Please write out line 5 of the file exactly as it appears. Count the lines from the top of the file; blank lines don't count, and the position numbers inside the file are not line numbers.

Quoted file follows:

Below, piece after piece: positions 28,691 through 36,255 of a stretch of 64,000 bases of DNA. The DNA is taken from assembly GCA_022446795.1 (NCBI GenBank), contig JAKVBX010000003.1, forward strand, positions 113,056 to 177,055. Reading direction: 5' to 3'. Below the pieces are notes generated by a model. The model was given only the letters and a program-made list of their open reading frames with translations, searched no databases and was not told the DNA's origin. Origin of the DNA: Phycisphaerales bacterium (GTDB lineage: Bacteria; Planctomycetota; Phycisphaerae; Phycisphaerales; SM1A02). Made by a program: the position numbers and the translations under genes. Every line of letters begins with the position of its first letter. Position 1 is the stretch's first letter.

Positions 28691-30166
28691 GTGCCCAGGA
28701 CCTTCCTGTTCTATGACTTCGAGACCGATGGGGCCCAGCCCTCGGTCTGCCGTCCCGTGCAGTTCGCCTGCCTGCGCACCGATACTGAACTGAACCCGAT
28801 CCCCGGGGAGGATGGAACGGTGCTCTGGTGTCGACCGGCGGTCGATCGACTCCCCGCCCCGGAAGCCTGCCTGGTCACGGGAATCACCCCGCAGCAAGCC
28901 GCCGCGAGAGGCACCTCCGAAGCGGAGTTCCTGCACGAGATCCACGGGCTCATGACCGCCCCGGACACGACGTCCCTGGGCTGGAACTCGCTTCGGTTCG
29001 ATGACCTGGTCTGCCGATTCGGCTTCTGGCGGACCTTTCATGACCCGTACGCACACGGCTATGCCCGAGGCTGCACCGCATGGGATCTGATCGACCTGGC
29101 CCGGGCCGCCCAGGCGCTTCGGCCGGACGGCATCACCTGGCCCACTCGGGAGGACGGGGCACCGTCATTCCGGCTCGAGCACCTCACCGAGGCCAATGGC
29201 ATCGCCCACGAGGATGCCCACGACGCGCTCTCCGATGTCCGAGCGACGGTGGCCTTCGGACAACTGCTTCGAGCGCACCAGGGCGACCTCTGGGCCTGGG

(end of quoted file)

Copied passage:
28801 CCCCGGGGAGGATGGAACGGTGCTCTGGTGTCGACCGGCGGTCGATCGACTCCCCGCCCCGGAAGCCTGCCTGGTCACGGGAATCACCCCGCAGCAAGCC